This genetic analysis is a welcome addition to the small body of data that details genomic information of important food sources that includes pulses like the common bean (P. vulgaris).
In determining the complete genome sequence of the common bean, the researchers also believe both traditional and biotechnological approaches to agriculture will be improved.
This will result in additional nutritional benefits of pulses as part of sustainable food production aimed towards food security and nutrition, they say.
The study, which appears in the journal Genome Biology, involved a team of scientists from Spain, Argentina, Brazil, and Mexico working on the common bean’s Mesoamerican breeding line BAT93.
They were able to compile a rundown of certain genetic information expressed from the genes of the different bean organs and tissues that lead to the plant’s development.
By taking an evolutionary and genomic approach, the researchers were then able to assess the past and recent evolution of the common bean, and could trace the diversification of patterns of gene expression following duplication.
“We find that successive rounds of gene duplications in legumes have shaped tissue and developmental expression, leading to increased levels of specialisation in larger gene families,” the researchers noted.
“We also find that many long non-coding [ribonucleic acid] RNAs are preferentially expressed in germ-line-related tissues (pods and seeds), suggesting that they play a significant role in fruit development.”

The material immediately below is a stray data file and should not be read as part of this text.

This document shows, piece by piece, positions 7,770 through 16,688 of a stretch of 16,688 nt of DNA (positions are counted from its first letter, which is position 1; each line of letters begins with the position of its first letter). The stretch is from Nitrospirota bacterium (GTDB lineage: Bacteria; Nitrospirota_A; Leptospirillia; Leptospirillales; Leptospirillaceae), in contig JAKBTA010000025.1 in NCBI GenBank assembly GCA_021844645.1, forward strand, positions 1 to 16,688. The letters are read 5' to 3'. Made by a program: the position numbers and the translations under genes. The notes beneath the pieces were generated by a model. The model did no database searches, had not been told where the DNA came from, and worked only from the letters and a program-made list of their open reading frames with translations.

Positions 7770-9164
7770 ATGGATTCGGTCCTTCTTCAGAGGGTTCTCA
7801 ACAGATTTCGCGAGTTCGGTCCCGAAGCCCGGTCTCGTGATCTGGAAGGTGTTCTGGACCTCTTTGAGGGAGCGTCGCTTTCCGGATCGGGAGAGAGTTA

The results also suggested that most bean-specific gene family expansions, including resistance gene clusters, predate the split of the Mesoamerican and Andean gene pools.
The genomic data generated in this study may well provide an invaluable resource in understanding the biology and evolution of the Mesoamerican common bean, offering new tools and methodologies to generate superior varieties.
Seed’s high protein content
The researchers pointed towards the high protein content of the common bean’s seeds commenting on the complexities in coordinating the expression and regulation of several genes in order to produce a superior fruit.
“Our results show that the changes occurring during fruit development are enriched in genes related to nutrient reservoir activity, DNA replication, and cell cycle, processes,” the researchers said.
“We present data on a Mesoamerican variety of common bean, which will serve as important resources for breeders and for understanding the domestication process in this important crop,” they concluded.
The results comparing two independently domesticated lineages suggest that most bean-specific gene family expansions, including those involving resistance genes, predate the split of the Mesoamerican and Andean gene pools and thus predate domestication.
“This suggests the possibility that key pre-existing adaptations may have facilitated domestication of certain species,” the study theorised.
According to studies by the Food and Agriculture Organisation (FAO), the common bean is the most important food pulses, representing 50% of the legume grains consumed in the world, paramount in the diet of more than 500 million people.
This crop is produced in Latin America, Africa, the Middle East, China, Europe, USA and Canada. The United Nations has designated 2016 as the International Year of pulses to heighten public awareness of the nutritional benefits of pulses.
Source: Genome Biology
Published online ahead of print, DOI: 10.1186/s13059-016-0883-6
“Genome and transcriptome analysis of the Mesoamerican common bean and the role of gene duplications in establishing tissue and temporal specialization of genes.”
Authors: Anna Vlasova et al.